Is there a toxic work culture at your spa?
A toxic work culture is one that is affected by drama, infighting, bullying, and animosity to the point where it impacts productivity. A toxic work culture can result in high staff turnover and low morale, and severely impact business operations. A great definition comes from Henry G. Harder and Shannon Wagner of the University of Northern British Columbia:
“Toxicity is synonymous with poisonous. Toxins are agents that act to produce serious injury or death once inside the system. Applying this definition of toxicity to the workplace, toxic work environments are environments that negatively impact the long-term viability of an organization.”
Many people don’t notice toxicity spreading through their workplace until it’s too late. So, it’s important to pay close attention to what’s going on around you and recognize the signs of a toxic work culture, so you can try to detox it – if possible.
The aforementioned drama, infighting, and bullying are obvious signs of a toxic work culture, but they’re not the only ones, and sometimes they can be hidden from the view of management. Bullies are often on their best behaviour in front of authority.
Here are seven more signs of a toxic workplace to watch for.
High staff turnover
People don’t quit jobs they love, and good managers don’t fire good employees. If team members are leaving and getting let go more often than occasionally, that’s not normal. You need to figure out why this is happening.
When people like their jobs they’re excited to come to work. They take sick days and maybe the odd mental health day, but they don’t make up excuses not to show up, at least not if they’re worth having around. Frequent absences may mean something is amiss.
People who love where they work tell their friends, and when they hate where they work, they also tell their friends. Unhappy employees also sound off online and leave bad reviews on sites like Glassdoor, which features anonymous employee reviews of workplaces. This can be happening without your knowledge. If people don’t want to work for you, it could be because someone is telling them to stay away.
It’s normal to have friends, but it’s something else entirely when divisions arise between groups of people, like kids in high school. If you’re noticing team members at your spa branching off into little groups, watch for signs of animosity between them. This childish behavior is always a bad thing, and usually a sign of a bigger, systemic problem.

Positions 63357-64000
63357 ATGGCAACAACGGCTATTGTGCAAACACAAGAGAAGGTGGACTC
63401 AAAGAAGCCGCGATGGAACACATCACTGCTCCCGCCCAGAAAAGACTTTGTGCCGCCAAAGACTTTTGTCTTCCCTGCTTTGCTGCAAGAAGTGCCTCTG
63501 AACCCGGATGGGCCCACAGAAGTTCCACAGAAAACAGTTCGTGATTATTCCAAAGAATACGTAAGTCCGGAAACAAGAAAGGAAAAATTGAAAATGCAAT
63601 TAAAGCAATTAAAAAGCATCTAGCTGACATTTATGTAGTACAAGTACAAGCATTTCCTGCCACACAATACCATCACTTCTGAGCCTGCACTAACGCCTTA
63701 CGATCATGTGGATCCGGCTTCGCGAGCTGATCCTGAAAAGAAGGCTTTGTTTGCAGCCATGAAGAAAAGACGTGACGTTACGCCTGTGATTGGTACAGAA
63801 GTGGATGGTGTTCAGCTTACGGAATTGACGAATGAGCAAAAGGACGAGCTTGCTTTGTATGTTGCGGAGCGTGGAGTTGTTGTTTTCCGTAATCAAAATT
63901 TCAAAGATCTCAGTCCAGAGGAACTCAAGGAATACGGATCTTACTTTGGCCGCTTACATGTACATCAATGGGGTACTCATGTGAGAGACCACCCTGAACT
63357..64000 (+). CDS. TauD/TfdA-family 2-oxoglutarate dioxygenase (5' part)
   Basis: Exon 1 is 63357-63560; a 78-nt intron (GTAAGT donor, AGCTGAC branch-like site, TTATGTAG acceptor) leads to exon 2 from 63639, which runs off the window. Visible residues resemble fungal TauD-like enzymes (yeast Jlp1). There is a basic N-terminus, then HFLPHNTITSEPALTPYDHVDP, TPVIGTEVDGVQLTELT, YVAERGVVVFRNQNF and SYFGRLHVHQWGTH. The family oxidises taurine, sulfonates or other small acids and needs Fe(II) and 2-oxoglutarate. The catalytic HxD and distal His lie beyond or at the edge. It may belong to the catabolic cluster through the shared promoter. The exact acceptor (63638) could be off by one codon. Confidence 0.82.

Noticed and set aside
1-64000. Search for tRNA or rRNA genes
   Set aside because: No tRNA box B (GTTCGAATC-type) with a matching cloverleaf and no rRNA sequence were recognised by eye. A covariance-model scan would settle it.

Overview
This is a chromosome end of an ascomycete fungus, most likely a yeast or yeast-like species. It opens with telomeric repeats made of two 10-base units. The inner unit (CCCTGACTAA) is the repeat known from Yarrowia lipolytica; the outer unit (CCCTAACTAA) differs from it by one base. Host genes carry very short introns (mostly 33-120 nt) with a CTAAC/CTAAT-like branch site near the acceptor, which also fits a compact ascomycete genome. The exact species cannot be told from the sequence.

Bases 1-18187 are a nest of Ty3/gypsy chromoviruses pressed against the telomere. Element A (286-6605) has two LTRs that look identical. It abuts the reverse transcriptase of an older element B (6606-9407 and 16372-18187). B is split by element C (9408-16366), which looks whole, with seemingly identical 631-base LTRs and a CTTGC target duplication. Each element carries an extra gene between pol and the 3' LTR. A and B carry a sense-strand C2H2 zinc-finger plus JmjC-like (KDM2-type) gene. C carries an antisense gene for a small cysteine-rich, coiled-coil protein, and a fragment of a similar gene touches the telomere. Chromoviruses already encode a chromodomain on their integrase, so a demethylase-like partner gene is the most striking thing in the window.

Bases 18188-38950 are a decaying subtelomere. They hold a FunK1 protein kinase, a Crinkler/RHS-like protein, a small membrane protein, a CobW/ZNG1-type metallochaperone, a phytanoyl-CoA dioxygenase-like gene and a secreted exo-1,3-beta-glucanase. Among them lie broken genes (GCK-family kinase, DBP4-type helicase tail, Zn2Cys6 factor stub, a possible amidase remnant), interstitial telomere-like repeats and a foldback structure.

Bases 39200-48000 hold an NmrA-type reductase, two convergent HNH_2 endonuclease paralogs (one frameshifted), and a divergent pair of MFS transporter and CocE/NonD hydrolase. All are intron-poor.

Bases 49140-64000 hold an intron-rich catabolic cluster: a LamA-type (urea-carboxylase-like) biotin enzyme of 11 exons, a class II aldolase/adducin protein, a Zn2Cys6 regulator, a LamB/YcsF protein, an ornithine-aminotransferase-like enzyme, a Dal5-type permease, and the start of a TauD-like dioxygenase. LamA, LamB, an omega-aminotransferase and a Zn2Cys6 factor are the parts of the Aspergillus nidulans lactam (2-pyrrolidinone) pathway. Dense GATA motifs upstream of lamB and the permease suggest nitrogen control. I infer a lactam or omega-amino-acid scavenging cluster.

Kathryn Dowthwaite Blay, the founder of Spa Education Academy, told us in a recent interview, “when a spa therapist is in a really great place they’re going to give the best treatment and the best service.” Happy staff members make guests happy. Do you think your spa guests don’t notice when a service provider is upset or unmotivated? Of course they do. It makes all the difference. Every spa is going to get the odd complaint but when there are many, something is rotten at the core, and it’s not the customers.
Not meeting goals and sales targets
When work is a pleasure you put your all into it. People work hard and they want to succeed because they want the organization to succeed. When people are unhappy they aren’t motivated to do their best. A toxic work culture drains people of their desire to succeed and to give their all.
Team members talking to management is a good sign, no matter what it’s about. Employees should want to communicate with management about their complaints, challenges, triumphs, and ideas. If nobody is talking to the manager about anything, it probably means they don’t want to communicate with them and that is never good.
How to stop a toxic work culture from developing
It’s entirely up to leadership to cultivate a positive and nurturing work environment.
Employees should feel valued and appreciated, and that they are an important part of your organization, as well as an important part of your success. When people feel elemental to the success of an organization they are more invested in that success. They should also feel that their opinions and ideas matter, and that they can approach management with questions or concerns.
Goals and expectations must be clearly communicated – you can’t expect people to do what you want them to if they don’t know what that is. Above all, managers should model the behaviours they want to see from their employees. If you want people to go above and beyond for you, they should see you going above and beyond.
Your whole team, leadership included, needs to understand that you are all in this together.
Bullying, gossip, and resentment will grow out of a fragmented work culture.
Toxicity spreads and affects everyone in a workplace. Stop it before it starts, because once it does it’s very hard to stop.
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